In my last post, Top 10 T-SQL Code Smells, I
caught some flack got some feedback for including one (#3) about the use of Stored Procedures for Select statements. Several people expressed objections over the risk of SQL Injection, and how Stored Procs would prevent it, but some of the correspondence I've gotten made me worry that, perhaps, some of those folks might have a false sense of security around this issue.
Disclaimer: the whole Stored Procs or not Stored Procs debate has already happened; I am not trying to poke that hornets' nest here. If you want all the pros and cons, and sometimes heated debate, please Bing-gle (or whatever). I have nothing new to add to that conversation, and I don't take sides in it.
I want to point out some specific details around this issue, in case you, gentle reader, are not as safe as you imagine. If you know all this detail already, you can stop here. If you don't, then I'll warn you that you might not sleep as well after you see this. Here's the basic issue: only permissions and parameters protect a database from SQL injection. Stored Procedures alone don't protect you, really, unless the developers of your apps also use parameters correctly. And if they do use parameters correctly, then demanding that they use only Stored Procs, just for protection from SQL Injection isn't really necessary (gasp!). It's just parameterization that does the work.
If your hackles are up at this point, please refer back to the disclaimer above - I am trying to clarify, not create an argument here.
Secondly, I want to note that from a database perspective, you're largely at the mercy of application code. The app developers had better handle this right, or injection will happen regardless.
So, the fact is that apps interact with SQL Databases using text strings of SQL. Period. There is no other way, unless you count something like SMO maybe, to make the SQL Server do things and fetch back data. Even a call to a Stored Procedure is a string passed to the server that says, "Execute someProcedure." The problem with injection, then, is that someone might send "bad things" in that string, instead of the "good things" an application is trying to do. DROP or DELETE, you name it. It doesn't matter, too much, what else is in the string along with the injected code - it could be "SELECT" or "EXECUTE." The fundamental issue is really simple.
There are only two ways to let "good things" work and prevent "bad things" in this interaction:
Stop the application from allowing "bad things" to be passed to the server at all, or
Once the "bad things" get to the server, prevent them from executing.
The only feasible and reliable way to do the first is by parameterizing all input to the server, which traps all the user input and enforces that it be treated as a value and not as executable code. Stored Procs are sympathetic to that pattern, but they don't enforce it. Even on a system using only Stored Procedures, there can be vulnerability to SQL injection if the parameters are not handled correctly on the application side. Which, incidentally, is the same situation as on a system that does not enforce use of Stored Procs.
The only way to do the second thing is via permissions. Stored Procs can play a role in this, in that they allow a user (principal) to perform some encapsulated action with a higher level of permissions than he/she would otherwise have; for example, a user can use a Stored Proc to perform inserts on tables that they can't otherwise manipulate. BUT, and this is important, it's the permissions that provide the safety mechanism, not just the fact that you have Stored Procedures. So, if your application uses the trusted application model, such that it connects to the database with a high level of permissions (dbo is common), then even if you use only Stored Procs in your design, you might not be safe from SQL injection.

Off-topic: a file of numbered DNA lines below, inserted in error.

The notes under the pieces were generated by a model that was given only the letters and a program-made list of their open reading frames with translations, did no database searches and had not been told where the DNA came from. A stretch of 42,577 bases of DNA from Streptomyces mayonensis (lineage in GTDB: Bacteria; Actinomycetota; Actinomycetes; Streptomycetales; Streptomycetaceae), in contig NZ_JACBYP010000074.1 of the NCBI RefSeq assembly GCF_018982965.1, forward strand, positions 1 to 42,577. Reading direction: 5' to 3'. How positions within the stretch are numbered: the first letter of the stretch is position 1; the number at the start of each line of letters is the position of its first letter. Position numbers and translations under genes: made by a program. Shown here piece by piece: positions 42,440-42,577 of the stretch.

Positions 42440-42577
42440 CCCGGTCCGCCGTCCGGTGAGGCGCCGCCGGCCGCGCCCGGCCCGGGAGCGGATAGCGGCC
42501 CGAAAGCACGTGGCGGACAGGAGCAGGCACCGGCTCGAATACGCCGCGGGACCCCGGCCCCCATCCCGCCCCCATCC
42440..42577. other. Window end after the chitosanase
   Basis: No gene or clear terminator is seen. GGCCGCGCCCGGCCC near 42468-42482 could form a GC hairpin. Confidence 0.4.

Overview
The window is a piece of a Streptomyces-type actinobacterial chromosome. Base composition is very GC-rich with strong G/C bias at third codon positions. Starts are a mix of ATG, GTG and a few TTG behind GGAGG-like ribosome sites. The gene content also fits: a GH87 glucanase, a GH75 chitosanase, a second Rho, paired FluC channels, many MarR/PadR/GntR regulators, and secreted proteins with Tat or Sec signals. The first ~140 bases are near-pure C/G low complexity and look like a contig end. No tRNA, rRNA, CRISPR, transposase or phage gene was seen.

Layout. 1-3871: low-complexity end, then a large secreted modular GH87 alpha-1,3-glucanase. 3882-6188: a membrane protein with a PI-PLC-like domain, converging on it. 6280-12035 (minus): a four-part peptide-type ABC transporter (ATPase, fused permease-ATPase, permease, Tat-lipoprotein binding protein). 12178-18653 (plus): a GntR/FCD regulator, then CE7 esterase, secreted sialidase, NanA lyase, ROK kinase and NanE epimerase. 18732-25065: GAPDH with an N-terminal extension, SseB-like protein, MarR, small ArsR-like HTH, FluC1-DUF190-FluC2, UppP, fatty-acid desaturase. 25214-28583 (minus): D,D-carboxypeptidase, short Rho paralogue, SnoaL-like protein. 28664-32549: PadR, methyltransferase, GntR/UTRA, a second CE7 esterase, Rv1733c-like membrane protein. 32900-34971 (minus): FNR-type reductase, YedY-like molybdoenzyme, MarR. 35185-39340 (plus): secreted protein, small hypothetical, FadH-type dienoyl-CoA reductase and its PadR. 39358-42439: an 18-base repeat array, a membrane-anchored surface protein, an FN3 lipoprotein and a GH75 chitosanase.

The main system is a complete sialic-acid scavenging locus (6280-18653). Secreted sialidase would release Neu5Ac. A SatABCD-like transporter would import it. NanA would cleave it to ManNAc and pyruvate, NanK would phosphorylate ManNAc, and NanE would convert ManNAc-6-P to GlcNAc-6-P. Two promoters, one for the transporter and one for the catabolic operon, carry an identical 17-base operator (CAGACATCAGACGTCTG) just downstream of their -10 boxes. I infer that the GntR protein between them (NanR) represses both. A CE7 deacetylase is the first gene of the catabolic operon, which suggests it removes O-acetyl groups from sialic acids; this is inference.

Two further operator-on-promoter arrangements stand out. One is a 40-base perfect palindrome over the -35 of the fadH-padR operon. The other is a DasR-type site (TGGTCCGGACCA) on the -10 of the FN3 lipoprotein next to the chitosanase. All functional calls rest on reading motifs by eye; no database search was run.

It's also worth noting here that the vulnerability exists even if the DBA is totally in control of the Stored Procedure code, and there is no dynamic sql or other obvious issue database-side -- because the vulnerability is client-side, not in the database.
So, imagine we have a database for an application, and have implored our Devs only to use Stored Procs, but the app connects to the database as the database owner. What if a developer does this?:
static void Main(string args)
SqlConnection con = new SqlConnection("Data Source=.\\Test2005 <...> ");
String userInput = "FOO'; DROP TABLE ImportantStuff; Select '";
String sqlstring = "Exec myProcForSafety @aParameter = '" + userInput + "';";
SqlCommand command = new SqlCommand(sqlstring);
command.Connection = con;
Console.WriteLine("Are you pwnd? Press Any Key...");
We have designed the system only to use Stored Procedures, and the developer did that, yet the injected code will slip through anyway, and will execute at whatever level of permissions the application has.
So, I'm not pro or con Stored Procs here, I just think it's important to see what protects or doesn't protect. Restricting the permissions on an application account helps, and parameterizing all input application side helps, but please don't assume that just having Stored Procs makes your data safe. If we as DBA's are going to chant about preventing injection, I'd rather see us chanting "parameter parameter parameter" than "proc proc proc."